I debated back and forth on whether to begin this entry by discussing the Batmobile model itself and complimentary design material or sharing the crazy tale of how each piece shown in this entry made its way into my collection. I've decided to begin with the latter since it truly exemplifies the excitement, uncanny timing, and downright good luck associated with collecting prototypes and collecting in general for that matter. At it's core, I'm sure each collector reading this has experienced something similar to this tale during his/her collecting career.
My story begins in 2005, when I received word from a close friend that one of his contacts was parting with a Super Powers Batmobile prototype. Unfortunately the timing couldn't have been worse as I'd just completed a very sizeable purchase, so I regretably passed on it. Throughout the following two years, the piece periodically resurfaced in my mind resulting in me quietly scolding myself for not finding a way to capitalize on the original opportunity. Alas, hind-sight is 20/20 as they say.
Fast forward to July of 2007, when I was fortunate to obtain an original 2-dmensional, hand-drawn, and hand-colored design rendering from an ex-Kenner designer who worked on a number of toys from the line, including the Batmobile. Along with the artwork I obtained a slide showing a three-dimensional model that was built by Kenner's model shop using the previously mentioned design rendering as a guide. Yes, ironically enough the Batmobile model shown in that slide was the very same model I missed two years ago! Hind-sight...20/20...once again! I thought more and more about the design model after obtaining the artwork and slide, but was resigned to the fact that the model was long gone. A few months later, I received a phone call from my same close friend telling me that an unrelated visit to his contact revealed that the Batmobile hadn't been sold afterall and he secured it for me! In the end good luck and friendship triumphed and I now happily own several incredible pieces of the Super Powers Batmobile's history.
The Super Powers Batmobile model represents a critically important part of the toy's history. It's a conceptual design model that was hand-built at Kenner during the vintage era as part of the toy's developmental process. A wide array of materials were used in its creation. As an early three-dimensional rendering, some aesthetic characteristics deviate from that of the final approved design. Regardless, many of the exact same action features found in the final approved design also exist in this model. Play features like the front battering ram, rear villain capture claw, and moveable headlights are all present, functional, and driven by hand-built mechanisms!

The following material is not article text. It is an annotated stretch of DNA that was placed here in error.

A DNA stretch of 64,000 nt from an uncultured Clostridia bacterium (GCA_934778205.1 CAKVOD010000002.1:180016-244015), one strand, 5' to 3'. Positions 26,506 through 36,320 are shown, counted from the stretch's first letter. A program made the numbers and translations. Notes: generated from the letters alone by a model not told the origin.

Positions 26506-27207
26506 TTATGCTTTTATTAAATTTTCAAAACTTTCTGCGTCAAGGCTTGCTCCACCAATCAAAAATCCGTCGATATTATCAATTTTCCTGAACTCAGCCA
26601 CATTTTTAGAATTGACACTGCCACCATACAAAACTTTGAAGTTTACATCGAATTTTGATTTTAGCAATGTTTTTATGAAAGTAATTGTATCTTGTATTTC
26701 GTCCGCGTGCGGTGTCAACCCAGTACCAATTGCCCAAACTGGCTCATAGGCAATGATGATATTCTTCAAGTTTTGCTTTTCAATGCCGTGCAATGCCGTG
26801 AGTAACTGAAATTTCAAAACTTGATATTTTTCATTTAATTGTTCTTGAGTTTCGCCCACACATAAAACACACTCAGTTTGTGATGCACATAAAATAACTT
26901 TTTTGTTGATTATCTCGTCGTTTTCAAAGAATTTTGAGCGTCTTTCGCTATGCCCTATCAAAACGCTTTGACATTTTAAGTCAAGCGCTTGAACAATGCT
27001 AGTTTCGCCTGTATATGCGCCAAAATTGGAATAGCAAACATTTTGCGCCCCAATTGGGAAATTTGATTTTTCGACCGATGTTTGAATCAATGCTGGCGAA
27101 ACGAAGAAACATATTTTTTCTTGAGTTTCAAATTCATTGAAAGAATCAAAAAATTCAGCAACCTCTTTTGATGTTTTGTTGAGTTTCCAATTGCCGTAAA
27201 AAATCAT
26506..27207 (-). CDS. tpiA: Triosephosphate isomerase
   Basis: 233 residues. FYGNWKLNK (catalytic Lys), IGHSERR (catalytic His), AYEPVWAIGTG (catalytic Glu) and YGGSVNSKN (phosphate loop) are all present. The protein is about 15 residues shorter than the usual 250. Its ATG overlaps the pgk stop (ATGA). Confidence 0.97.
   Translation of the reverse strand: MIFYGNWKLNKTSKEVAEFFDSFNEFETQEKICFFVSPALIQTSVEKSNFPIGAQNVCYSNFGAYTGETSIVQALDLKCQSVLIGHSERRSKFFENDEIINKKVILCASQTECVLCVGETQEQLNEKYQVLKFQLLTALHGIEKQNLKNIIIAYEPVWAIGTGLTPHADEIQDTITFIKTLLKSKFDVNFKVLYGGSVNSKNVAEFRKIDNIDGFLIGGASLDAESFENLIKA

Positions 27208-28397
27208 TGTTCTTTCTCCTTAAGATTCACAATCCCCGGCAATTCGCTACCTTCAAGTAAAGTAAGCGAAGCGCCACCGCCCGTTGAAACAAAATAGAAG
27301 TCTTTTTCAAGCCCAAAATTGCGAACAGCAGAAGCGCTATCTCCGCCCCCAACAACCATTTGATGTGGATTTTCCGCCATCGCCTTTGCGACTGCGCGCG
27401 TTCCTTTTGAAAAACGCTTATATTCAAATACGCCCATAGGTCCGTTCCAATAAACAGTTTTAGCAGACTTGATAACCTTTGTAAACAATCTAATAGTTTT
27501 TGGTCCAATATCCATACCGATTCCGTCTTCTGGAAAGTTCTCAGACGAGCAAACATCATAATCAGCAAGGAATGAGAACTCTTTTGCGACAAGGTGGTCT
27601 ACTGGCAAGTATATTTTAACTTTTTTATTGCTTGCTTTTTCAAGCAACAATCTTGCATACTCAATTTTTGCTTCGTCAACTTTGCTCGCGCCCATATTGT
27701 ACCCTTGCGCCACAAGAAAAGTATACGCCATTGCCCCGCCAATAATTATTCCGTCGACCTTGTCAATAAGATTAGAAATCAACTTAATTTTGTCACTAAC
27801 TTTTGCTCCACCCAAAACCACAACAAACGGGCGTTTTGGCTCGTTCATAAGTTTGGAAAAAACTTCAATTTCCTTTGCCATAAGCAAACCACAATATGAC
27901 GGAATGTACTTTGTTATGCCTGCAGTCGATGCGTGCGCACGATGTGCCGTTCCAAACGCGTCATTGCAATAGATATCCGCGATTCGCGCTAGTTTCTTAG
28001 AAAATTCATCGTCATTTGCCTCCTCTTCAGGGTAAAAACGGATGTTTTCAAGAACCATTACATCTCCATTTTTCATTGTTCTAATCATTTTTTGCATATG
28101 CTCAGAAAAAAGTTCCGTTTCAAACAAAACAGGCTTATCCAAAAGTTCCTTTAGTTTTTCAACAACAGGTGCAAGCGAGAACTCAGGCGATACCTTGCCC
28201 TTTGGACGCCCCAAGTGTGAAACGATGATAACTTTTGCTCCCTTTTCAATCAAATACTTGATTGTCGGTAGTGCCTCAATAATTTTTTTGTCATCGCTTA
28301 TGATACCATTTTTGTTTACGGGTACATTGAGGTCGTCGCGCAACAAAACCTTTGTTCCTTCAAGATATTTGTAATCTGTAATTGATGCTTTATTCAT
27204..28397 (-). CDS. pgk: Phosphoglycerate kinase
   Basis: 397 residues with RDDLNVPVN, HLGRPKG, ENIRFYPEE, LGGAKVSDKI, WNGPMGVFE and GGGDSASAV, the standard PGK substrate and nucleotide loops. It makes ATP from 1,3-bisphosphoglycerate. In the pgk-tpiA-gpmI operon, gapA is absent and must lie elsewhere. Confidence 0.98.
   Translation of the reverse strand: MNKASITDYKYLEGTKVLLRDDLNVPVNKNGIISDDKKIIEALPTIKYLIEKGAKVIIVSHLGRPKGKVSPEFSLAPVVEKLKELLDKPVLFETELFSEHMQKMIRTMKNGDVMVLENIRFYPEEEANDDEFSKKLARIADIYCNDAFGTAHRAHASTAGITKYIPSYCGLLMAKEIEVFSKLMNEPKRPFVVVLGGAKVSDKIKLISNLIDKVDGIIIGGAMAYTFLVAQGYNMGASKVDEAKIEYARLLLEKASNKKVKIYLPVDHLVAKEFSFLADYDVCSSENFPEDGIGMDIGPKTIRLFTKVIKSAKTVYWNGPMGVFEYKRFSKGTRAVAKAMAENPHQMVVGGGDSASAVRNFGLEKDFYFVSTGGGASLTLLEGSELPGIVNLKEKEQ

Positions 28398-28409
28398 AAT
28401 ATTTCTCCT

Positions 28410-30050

The above two photos help highlight the extending bumper mechanism. The left photo shows it tucked in, while the right shows it extended. A shifting rod, located in the cockpit, drives the internal mechanism for this feature. The capture claw component is also visible and protruding from the rear of the Batmobile.
The previsouly mentioned shifting rod is clearly visible from this cockpit close-up shot. All of the cockpit decals are hand cut and hand applied. Attention to detail is clearly present as evidenced by the hand painted bat symbols present on each seat.
These two photo show close-up views of the model from the front and rear. The slot, where the capture claw fits into, shows up nicely in the righthand photo.
Photos truly don't do this prototype justice by any means, but I've tried to highlight the intricate details as best as possible. The Batmobile remains my absolute favorite vehicle from the Super Powers line, so this model is quite meaningful for my collection. Additionally, of all the Batmobiles produced by Mego, Kenner, and Hasbro, the Super Powers version reigns supreme in my eyes!